PLoS Pathog. 2011 Dec;7(12):e1002416. Epub 2011 Dec 1.
Autophagy Protein Atg3 is Essential for Maintaining Mitochondrial Integrity and for Normal Intracellular Development of Toxoplasma gondii Tachyzoites.
Besteiro S, Brooks CF, Striepen B, Dubremetz JF.
SourceUMR 5235 CNRS, Universités de Montpellier 2 et 1, Dynamique des Interactions Membranaires Normales et Pathologiques, Montpellier, France.
Autophagy is a cellular process that is highly conserved among eukaryotes and permits the degradation of cellular material. Autophagy is involved in multiple survival-promoting processes. It not only facilitates the maintenance of cell homeostasis by degrading long-lived proteins and damaged organelles, but it also plays a role in cell differentiation and cell development. Equally important is its function for survival in stress-related conditions such as recycling of proteins and organelles during nutrient starvation. Protozoan parasites have complex life cycles and face dramatically changing environmental conditions; whether autophagy represents a critical coping mechanism throughout these changes remains poorly documented. To investigate this in Toxoplasma gondii, we have used TgAtg8 as an autophagosome marker and showed that autophagy and the associated cellular machinery are present and functional in the parasite. In extracellular T. gondii tachyzoites, autophagosomes were induced in response to amino acid starvation, but they could also be observed in culture during the normal intracellular development of the parasites. Moreover, we generated a conditional T. gondii mutant lacking the orthologue of Atg3, a key autophagy protein. TgAtg3-depleted parasites were unable to regulate the conjugation of TgAtg8 to the autophagosomal membrane. The mutant parasites also exhibited a pronounced fragmentation of their mitochondrion and a drastic growth phenotype. Overall, our results show that TgAtg3-dependent autophagy might be regulating mitochondrial homeostasis during cell division and is essential for the normal development of T. gondii tachyzoites.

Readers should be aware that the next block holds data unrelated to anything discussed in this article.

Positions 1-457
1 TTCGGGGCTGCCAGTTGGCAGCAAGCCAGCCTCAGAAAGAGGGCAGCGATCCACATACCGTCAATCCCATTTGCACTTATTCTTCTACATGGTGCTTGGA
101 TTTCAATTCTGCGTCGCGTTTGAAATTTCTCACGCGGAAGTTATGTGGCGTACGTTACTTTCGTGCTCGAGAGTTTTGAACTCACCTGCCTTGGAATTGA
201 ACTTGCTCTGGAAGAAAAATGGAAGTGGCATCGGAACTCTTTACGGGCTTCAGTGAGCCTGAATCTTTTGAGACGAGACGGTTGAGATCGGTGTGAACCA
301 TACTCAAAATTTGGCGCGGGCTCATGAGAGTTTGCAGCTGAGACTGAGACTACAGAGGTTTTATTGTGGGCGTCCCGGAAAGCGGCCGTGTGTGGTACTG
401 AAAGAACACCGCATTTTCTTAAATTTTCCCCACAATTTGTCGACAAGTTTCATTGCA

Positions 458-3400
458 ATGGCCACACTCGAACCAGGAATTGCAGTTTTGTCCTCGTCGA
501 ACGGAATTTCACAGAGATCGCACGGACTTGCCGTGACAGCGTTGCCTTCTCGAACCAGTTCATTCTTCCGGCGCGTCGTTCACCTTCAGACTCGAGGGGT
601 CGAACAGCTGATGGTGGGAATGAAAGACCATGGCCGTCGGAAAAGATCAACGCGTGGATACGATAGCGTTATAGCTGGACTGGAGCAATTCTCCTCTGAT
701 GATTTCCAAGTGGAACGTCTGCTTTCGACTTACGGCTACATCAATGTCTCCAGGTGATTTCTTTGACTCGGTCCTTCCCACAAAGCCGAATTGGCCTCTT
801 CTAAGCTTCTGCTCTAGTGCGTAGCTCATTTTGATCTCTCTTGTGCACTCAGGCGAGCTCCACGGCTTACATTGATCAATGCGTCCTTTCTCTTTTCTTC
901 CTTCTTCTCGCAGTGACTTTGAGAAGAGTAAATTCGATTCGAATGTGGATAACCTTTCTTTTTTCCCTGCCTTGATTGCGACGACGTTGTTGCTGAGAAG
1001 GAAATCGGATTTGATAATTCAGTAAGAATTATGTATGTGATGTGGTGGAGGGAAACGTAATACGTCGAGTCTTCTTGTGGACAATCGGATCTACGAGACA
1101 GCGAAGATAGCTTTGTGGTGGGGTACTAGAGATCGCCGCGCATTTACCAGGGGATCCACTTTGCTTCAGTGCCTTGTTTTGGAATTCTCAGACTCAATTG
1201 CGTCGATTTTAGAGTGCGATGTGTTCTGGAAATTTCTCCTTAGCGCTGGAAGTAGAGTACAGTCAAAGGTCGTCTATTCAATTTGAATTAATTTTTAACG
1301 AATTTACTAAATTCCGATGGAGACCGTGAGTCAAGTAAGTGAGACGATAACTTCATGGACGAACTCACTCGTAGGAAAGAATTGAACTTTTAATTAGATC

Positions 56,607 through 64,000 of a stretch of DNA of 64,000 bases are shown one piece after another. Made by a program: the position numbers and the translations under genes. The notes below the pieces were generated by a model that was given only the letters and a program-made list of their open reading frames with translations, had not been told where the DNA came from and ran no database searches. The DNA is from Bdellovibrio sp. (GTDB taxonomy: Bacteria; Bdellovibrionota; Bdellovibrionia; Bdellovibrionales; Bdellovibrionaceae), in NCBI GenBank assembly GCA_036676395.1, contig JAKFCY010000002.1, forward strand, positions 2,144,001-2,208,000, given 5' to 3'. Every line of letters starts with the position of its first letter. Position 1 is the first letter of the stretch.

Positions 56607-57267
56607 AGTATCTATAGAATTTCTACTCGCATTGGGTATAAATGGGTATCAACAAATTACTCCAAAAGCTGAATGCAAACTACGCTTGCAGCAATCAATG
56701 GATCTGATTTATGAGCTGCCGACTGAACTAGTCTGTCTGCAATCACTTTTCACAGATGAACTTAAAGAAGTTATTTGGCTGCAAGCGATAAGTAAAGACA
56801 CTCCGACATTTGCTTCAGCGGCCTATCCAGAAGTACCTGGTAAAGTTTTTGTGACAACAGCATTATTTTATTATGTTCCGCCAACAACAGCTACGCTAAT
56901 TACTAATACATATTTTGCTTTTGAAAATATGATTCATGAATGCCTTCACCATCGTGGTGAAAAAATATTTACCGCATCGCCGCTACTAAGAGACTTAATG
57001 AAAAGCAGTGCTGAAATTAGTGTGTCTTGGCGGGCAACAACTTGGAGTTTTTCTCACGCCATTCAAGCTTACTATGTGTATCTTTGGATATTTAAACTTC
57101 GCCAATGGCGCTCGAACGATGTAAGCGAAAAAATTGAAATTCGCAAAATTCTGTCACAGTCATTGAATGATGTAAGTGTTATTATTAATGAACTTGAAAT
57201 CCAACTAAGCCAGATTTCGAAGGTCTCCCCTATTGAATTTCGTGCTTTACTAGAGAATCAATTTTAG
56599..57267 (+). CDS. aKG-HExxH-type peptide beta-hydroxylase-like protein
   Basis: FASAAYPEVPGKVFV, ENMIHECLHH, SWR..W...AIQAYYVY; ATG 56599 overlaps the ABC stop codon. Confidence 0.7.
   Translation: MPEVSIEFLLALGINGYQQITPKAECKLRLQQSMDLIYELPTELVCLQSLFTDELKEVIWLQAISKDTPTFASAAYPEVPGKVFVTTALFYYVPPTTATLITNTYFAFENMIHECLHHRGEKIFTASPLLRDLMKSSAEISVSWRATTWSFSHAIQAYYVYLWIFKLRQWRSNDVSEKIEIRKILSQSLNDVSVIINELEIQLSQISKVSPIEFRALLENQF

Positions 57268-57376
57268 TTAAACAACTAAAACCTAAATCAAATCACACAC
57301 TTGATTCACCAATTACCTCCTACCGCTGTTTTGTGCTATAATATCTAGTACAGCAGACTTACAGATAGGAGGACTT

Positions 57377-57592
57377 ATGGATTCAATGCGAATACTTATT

PMID:22144900[PubMed - in process]